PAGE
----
Soft tissue metastases – complex origin
Soft tissue metastases usually develop as a result of an advanced stage of cancer, for example in colorectal cancer, lung cancer, breast cancer or prostate cancer. Depending on where the main tumor grows, metastases often develop in the surrounding lymph nodes or in adjacent tissue. However, metastases can also develop far away from the primary tumor.
Before radiation – find metastases!
Soft tissue metastases can be very difficult to find, and the symptoms that occur are very different and varied. In the course of follow-up, different methods bring crucial information. CT and MRI can be used to diagnose soft tissue metastases.
Where can you have soft tissue metastases treated in Munich?
The tumour and its daughter tumours must be treated completely so that the treating team of doctors can draw up the right treatment plan together with the patient. Especially for the treatment of soft tissue metastases, additional radiation can be very effective. Our radiotherapy specialists draw up a plan that optimally and individually implements the respective therapy.
How are soft tissue metastases treated?
Identifying the original carcinoma is critical to developing a treatment plan because metastases are composed of cells from that primary tumor. Since cells respond differently to certain forms of treatment, accurate diagnosis is essential. In addition to the origin of the cancer cells, the location, size and spread of the metastases as well as the patient’s general state of health are also decisive for a suitable therapy:
- Surgical removal of soft tissue metastases
- Irradiation of the soft tissue metastases
- Drug treatment e.g. chemotherapy, hormone therapy, immunotherapy, antibody therapy
Whether surgery is an option for the patient must be decided on a case-by-case basis. In general, it can be said that few, clearly demarcated, rather larger metastases can be better removed surgically.
Used before surgery, chemotherapy and/or radiation therapy can help reduce the growth and spread of metastases. Under certain circumstances, this neoadjuvant therapy can make surgical intervention possible in the first place.
If surgery is not practical or is not an option for the patient, chemotherapy can be used. The goal of chemotherapy is to stop the spread of metastases and relieve tumor-related symptoms. However, the success of chemotherapy depends on the type and location of the metastases, as not all cancers respond equally well to this treatment.
Radiotherapy can be used before, after and in some cases instead of surgery. The type of radiotherapy used depends on the cancer cells themselves, their size and spread.
Alternative treatment methods
In certain cases, anti-hormone therapy, immunotherapy or targeted therapy may also be useful. The use of anti-hormone therapy is useful for those metastases when the growth of the main tumor cells is hormone-dependent (e.g.: breast cancer or prostate cancer).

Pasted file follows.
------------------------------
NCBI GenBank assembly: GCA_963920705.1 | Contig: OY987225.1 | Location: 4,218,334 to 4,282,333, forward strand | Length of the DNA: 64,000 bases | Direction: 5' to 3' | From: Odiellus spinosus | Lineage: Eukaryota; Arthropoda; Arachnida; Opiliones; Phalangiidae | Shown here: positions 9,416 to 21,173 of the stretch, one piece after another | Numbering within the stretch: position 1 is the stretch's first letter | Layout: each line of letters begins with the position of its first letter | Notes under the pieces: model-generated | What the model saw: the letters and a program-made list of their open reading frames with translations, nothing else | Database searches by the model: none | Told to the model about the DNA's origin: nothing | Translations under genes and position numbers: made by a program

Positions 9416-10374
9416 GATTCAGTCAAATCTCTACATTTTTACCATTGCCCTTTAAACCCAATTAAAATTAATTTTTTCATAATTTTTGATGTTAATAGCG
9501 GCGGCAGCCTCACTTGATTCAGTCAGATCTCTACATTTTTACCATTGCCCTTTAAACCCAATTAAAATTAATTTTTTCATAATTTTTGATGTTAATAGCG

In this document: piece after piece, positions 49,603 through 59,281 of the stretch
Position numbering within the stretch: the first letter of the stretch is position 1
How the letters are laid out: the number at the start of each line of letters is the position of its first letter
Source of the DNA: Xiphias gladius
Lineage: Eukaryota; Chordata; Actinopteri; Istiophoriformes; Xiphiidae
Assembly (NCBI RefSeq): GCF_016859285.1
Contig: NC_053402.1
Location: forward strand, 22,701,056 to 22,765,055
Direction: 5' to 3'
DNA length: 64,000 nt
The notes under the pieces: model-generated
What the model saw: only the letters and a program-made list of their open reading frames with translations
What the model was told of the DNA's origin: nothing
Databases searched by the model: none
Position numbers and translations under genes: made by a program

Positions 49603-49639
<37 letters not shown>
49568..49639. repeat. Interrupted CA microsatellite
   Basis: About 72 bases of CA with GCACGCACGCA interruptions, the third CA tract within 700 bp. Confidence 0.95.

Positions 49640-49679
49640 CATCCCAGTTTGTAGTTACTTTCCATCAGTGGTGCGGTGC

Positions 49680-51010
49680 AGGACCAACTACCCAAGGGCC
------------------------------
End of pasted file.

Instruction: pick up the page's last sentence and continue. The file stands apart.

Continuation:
Targeted therapy uses drugs that interfere with the metabolism of cancer cells. Immunotherapy strengthens the patient’s immune system in the fight against tumour cells.
What is the treatment process in our practices?
What do you need to pay attention to before, during and after treatment?
Metastases are usually a sign of an advanced stage of cancer. The primary goal is to treat the main tumor and metastases in parallel. Here, an attempt is made to stop or at least slow down the growth and spread of the cancer and metastases.
During regular follow-up examinations, CT and/or MRI are used to check whether the cancer has spread further and whether the treatment was successful. During these check-ups, it is also important to assess the patient’s general condition. With the help of this regular follow-up, a relapse can be detected quickly and countermeasures can be initiated quickly and efficiently.
Please discuss with your doctor any side effects of the therapy or if you notice that your condition is getting worse. Individual alleviation of the side effects of treatment can then be carried out. This in turn contributes to increasing your quality of life.
What are the side effects of soft tissue metastases treatment?
The treatment of metastases and cancer in general is very stressful for many patients – both psychologically and physically. This is especially true in advanced stages of cancer. Thus, side effects may occur during the individual treatment steps, but also for some time afterwards, depending on the type of cancer and the form of treatment.
Operations are generally associated with a certain risk. Depending on the part of the body in which the cancer or metastasis is treated and how extensive the surgical procedure is, different side effects may occur: Damage to nerve cells, wound healing problems, infections or pain.
Chemotherapy, like radiation therapy, primarily attacks rapidly renewing cells. This applies to cancer cells, but also to healthy cells, such as: Blood, hair and mucous membrane cells. This is the reason why patients often experience side effects such as decreased immunity, fatigue, hair loss, nausea and diarrhea.
Despite a carefully planned treatment plan, radiation affects healthy cells as well as cancer cells. Therefore, depending on the irradiation region in the body, different side effects can be observed here such as: Skin redness, inflammation of the mucous membranes, dry mouth, difficulty swallowing, symptoms of cystitis or diarrhea. It is important to mention that side effects are usually expected only in and around the irradiated region.